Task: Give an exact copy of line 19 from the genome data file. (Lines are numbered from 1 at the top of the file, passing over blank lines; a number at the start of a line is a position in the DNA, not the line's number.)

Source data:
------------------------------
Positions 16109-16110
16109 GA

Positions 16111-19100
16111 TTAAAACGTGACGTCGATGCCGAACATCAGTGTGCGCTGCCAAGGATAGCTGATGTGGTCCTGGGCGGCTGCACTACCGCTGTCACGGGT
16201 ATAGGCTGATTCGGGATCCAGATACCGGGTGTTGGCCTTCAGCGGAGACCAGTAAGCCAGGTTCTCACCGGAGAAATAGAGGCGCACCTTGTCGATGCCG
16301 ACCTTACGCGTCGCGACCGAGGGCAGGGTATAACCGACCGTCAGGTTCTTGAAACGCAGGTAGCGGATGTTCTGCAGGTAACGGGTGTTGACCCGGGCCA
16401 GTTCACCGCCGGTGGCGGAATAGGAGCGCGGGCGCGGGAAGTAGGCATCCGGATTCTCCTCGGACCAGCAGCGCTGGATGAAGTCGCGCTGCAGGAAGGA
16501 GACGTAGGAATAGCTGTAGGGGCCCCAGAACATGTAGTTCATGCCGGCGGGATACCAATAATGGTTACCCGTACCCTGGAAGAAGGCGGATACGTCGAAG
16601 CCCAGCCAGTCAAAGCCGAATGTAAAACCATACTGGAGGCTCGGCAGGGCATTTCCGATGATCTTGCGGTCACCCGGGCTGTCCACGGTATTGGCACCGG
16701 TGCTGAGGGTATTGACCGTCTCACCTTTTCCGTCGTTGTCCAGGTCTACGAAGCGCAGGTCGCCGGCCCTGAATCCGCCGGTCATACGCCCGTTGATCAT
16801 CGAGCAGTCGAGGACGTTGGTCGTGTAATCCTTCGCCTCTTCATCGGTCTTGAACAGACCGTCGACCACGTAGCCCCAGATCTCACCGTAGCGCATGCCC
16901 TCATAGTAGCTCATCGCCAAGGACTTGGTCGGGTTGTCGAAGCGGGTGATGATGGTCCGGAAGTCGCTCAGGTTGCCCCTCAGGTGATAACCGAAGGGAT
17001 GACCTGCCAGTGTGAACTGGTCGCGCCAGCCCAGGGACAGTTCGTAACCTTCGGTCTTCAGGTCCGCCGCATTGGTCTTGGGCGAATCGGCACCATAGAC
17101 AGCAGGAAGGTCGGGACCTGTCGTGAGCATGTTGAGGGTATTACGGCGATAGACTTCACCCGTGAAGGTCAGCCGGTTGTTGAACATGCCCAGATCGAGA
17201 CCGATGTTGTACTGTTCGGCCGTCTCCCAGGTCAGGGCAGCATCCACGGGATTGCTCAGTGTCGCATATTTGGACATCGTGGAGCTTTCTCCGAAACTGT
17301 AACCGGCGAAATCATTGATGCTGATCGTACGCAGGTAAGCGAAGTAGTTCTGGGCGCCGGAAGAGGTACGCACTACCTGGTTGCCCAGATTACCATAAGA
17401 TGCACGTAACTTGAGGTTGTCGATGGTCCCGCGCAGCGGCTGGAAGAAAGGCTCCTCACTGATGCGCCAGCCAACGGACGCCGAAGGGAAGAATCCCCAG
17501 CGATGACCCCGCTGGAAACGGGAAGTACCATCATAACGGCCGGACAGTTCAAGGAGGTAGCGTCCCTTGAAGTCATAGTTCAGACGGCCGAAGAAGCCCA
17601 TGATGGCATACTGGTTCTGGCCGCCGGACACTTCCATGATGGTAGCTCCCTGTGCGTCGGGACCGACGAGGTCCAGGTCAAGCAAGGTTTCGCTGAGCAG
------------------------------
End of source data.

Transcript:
17601 TGATGGCATACTGGTTCTGGCCGCCGGACACTTCCATGATGGTAGCTCCCTGTGCGTCGGGACCGACGAGGTCCAGGTCAAGCAAGGTTTCGCTGAGCAG